The impact of the collapse of Michigan’s auto-driven economy keeps rolling in. As Ron French reports in The Detroit News, our state suffered a net loss of 109,000 last year, and many (most) of them were the college-educated we need. Half of all graduates from Michigan’s public universities leave the state within a year after graduation.
Obviously, sending away your college educated is sending away your future. But it also changes the chemistry of our public life. Fewer college graduates means fewer champions for arts or for schools. The skepticism to education first borne from the auto era when low skilled paid big wages — this skepticism dogs our efforts to find the will to raise money for education. And of course, as attitudes resistant to the arts, resistant to education take hold, these same values only push more graduates to leave.
This changed chemistry can already be seen in the Governor’s proposal to cut funding for the arts in our State. This is rather like the absentee homeowner who decides not to rake the leaves or cut the grass. The action is itself a small testimony of despair, a dullness to the future.
But if the state does not have the resources for culture, who does?
Here, we come back to the Windmill. The struggle for Michigan’s future will fall on the shoulders of the civic stakeholders — the key foundations, the chambers, the civic leadership — and on the colleges. These latter are the custodians of our cultural life and increasingly the building blocks for regional prosperity. The reality is that Dutch and the Christian Reformed in particular have had an ambiguous attitude to this civic leadership role. The path previously had been to adopt the practice of verzuiling or pillarization — the formation of separate, parallel institutions to those of the general society, most notably in their schools, but to a lesser extent in labor, business, and often in politics (aka the “windmill”).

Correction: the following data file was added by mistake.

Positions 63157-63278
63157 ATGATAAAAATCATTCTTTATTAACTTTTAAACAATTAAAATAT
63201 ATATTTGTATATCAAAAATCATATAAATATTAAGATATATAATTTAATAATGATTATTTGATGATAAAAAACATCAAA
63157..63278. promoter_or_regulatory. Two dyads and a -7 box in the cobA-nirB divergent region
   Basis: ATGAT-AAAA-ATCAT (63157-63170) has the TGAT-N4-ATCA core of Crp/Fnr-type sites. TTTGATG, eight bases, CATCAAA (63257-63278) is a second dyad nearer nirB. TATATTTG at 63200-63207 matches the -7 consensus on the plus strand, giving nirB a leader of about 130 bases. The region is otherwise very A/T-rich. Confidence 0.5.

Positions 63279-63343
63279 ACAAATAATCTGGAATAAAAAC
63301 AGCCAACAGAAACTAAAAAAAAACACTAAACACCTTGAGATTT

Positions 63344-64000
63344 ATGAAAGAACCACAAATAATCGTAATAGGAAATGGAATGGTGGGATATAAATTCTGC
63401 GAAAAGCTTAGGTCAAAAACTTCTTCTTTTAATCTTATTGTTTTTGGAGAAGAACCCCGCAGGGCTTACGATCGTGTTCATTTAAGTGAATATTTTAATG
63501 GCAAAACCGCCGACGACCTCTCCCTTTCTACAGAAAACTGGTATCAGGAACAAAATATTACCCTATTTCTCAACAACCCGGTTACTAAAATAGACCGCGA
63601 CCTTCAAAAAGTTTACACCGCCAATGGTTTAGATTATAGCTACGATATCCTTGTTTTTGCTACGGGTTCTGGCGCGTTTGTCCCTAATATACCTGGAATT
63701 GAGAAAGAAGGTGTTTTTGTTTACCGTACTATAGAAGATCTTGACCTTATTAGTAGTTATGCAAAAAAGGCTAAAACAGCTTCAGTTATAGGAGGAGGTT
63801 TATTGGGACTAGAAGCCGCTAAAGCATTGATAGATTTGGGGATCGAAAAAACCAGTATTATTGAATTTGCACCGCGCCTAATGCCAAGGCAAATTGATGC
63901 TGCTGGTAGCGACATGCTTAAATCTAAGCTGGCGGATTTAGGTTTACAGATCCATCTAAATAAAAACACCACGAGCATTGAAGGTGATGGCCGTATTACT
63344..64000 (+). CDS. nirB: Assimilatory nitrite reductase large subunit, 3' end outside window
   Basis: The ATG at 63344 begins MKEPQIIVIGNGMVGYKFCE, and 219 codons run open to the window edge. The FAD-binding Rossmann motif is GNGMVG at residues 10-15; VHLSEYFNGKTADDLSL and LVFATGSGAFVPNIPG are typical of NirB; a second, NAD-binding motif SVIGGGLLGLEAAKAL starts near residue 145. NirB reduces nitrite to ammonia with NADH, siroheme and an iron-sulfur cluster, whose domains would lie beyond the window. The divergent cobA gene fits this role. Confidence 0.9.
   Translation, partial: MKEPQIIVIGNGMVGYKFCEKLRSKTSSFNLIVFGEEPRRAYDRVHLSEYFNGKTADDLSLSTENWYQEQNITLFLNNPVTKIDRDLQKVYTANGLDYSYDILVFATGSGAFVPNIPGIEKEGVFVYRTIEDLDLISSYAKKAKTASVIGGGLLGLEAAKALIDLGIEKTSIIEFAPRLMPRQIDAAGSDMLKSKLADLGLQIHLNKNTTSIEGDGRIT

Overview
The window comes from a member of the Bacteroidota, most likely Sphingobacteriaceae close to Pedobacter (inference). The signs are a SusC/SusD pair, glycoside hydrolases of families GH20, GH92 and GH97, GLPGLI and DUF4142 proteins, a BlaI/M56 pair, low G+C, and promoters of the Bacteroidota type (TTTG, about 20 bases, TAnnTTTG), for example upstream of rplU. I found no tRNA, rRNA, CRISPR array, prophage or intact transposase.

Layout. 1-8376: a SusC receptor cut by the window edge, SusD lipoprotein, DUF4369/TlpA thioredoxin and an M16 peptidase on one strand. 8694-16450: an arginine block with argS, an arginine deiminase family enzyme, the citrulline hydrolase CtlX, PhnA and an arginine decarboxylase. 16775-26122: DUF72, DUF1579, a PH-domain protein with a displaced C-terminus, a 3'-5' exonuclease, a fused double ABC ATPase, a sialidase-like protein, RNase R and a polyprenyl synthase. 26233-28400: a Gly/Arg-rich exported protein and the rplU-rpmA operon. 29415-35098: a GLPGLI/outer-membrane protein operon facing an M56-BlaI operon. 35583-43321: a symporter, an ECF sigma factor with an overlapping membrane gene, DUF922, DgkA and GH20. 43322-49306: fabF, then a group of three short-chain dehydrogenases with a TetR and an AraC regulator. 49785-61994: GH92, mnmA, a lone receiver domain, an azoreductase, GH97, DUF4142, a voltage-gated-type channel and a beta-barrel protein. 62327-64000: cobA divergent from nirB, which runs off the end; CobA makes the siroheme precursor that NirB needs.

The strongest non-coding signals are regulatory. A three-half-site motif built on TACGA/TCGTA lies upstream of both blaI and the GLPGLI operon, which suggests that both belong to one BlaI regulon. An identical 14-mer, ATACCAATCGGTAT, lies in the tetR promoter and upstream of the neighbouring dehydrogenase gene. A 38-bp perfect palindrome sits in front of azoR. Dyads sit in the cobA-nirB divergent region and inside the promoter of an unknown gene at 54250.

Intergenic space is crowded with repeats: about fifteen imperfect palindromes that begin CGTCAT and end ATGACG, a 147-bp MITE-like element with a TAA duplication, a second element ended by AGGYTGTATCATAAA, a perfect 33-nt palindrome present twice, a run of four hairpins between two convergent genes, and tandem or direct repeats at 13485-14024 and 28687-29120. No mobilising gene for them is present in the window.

Some steps forward have already been taken, specifically in the development of the Avenue of the Arts — largely the vision of Dwelling Place Inc., the move downtown of Calvin’s Art Department, and the college’s acquisition of the Ladies Literary Club. In this same regard, the expanding footprint of Grand Valley downtown also contributes to a growing arts community. Yet more can, indeed ought to be done. To date, the Festival of Writing and the Festival of Music have largely taken place to national acclaim within the college; leveraging these events regionally offers other opportunities. These are some of the steps that can make the region “sticky” for the young professionals it needs to thrive.
As Phil Powers recently wrote,
But at the end of the day, Michigan’s attractiveness to young people will define the number of college grads who stay. This has as much to do with the quality – and affordability – of life here in Michigan. So our woods and waters, our arts and culture, our cities and our universities are all vital in the competition for brains.